However, in a country that barely recognises you as ethnic people – what else are you supposed to identify yourself as? Romani? – Too many people assume Romanian in my experience. The state of representation what it is in the media, people seem to only understand Gypsy and nothing else.

I use the word with pride as I AM Gypsy. I refuse to stop calling myself Gypsy until Jason Momoa changes his ‘pride of gypsies’ brand, until The Gypsy Shrine change their name, when Zigeunersauce(Gypsy sauce) is re-branded in German Supermarkets, until the clothing brand ‘Band of Gypsies’ change their name and until every person who wants to feel a bit ‘exotic’ and ‘nomadic’ stops using the word. Until these non-Romani people stop using this word, this Gypsy girl will not.

Saban Bajramovic

Šaban Bajramović – the ‘King of Romani Music’


From the Holocaust to mass deportations to the unchecked violent assaults against Romani communities, nobody turns into Race Biologists and Anthropologists quicker than White supremacists standing in front of a Gypsy. We have constantly been branded as ‘Other’, to have our ethnicity grouped with a completely different group of people and under ‘White’ is a slap in the face to the millions of Gypsy people who have suffered at the hands of racists for our Gypsy blood and our heritage.

Pioneers in Gypsy culture and music such as; Esma Redžepova – a highly decorated Romani singer, nicknamed ‘Queen of the Gypsies’,  Věra Bílá – a legendary Romani singer famous for her work in Romani and Indian folk pop and Šaban Bajramović – one of the most prominent Gypsy musicians, referred to as ‘King of Romani Music’ ticking White on the Equality and Diversity sections of paperwork is so ludicrous that it’s laughable.

“My issue is with the imbalance of representation of the full Gypsy community. It seems that flickers of Brown-Gypsies only pass by on TV during news stories or racist commentaries of Immigration infestation”

The persecution and oppression faced daily by Romani Gypsy people due to the colour of their skin being so disgustingly disregarded and erased without acknowledgement is another example of the clear bias towards Brown-Gypsies and the agenda to erase the wider face of Gypsy heritage within British Media.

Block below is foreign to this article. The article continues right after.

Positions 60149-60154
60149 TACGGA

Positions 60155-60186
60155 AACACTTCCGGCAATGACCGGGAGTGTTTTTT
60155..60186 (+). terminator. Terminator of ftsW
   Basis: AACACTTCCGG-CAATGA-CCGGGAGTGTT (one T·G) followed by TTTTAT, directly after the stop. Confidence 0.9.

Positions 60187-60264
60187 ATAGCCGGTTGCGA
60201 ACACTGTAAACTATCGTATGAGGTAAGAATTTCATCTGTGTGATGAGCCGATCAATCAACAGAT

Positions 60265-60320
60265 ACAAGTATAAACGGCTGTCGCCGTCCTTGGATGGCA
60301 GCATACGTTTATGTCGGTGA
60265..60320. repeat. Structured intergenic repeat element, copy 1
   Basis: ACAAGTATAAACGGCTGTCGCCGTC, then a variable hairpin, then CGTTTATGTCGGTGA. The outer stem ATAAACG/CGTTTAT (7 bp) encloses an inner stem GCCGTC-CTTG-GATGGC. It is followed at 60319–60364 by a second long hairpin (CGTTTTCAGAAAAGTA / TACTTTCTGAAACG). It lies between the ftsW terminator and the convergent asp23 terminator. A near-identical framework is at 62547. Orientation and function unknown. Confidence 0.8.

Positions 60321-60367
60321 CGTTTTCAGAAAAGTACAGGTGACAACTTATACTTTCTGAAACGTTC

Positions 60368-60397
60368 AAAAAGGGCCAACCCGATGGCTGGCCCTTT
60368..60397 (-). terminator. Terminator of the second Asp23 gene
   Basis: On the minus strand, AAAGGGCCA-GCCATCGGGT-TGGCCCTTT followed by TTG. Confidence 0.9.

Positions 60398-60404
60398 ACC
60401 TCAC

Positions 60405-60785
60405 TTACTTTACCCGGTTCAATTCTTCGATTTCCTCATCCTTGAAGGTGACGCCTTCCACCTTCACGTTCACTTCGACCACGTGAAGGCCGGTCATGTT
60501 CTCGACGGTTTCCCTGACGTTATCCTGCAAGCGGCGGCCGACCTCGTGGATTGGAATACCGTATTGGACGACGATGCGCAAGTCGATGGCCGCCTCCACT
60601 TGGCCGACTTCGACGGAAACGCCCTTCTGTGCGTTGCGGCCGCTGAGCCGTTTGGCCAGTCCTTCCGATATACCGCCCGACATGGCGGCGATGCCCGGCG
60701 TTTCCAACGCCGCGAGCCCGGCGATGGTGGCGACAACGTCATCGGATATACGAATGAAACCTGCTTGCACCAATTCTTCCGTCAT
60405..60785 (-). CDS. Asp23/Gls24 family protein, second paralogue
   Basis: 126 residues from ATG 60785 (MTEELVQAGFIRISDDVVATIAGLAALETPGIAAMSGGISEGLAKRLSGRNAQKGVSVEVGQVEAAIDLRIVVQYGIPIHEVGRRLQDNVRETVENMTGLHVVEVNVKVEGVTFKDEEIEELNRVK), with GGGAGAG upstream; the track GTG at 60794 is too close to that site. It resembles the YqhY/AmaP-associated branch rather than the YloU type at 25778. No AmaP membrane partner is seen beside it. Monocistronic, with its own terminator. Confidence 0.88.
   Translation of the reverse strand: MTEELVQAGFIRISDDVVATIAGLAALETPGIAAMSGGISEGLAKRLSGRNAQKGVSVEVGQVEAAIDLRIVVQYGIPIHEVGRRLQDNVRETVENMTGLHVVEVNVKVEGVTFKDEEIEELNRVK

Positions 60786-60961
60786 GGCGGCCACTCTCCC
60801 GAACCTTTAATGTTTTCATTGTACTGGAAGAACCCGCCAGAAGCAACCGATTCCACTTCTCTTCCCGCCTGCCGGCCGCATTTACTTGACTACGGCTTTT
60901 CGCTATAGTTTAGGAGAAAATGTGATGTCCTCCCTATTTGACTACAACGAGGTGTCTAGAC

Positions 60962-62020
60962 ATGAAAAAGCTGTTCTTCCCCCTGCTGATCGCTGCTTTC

I’m not denying that there are fair-skinned Gypsies in the United Kingdom. There are Romanichal people, Romany people and people descended from Gypsies that look like White people. My issue is with the imbalance of representation of the full Gypsy community. It seems that flickers of Brown-Gypsies only pass by on TV during news stories or racist commentaries of Immigration infestation.

I love all of my people; however, it seems the love returned is selective based on what is appealing to non-Gypsy eyes and better suited to the narrative of these so-called ‘documentaries’. The word G Y P S Y includes the people who have strong Asian features, the people who have dark Brown skin, dark hair and dark eyes. We must continue to fight not only for representation but correct representation – we continue to suffer for our heritage internationally and we can not be only recognised when crime and immigration is the topic. If you want us, you must have ALL of us.


Cyrine Sinti is a Bellydancer, writer and aerial performer. She enjoys writing about current issues and issues faced by women of colour worldwide. Cyrine is a fiction-writer who is passionate about injecting more ethnic protagonists into the literary world. Follow her on Instagram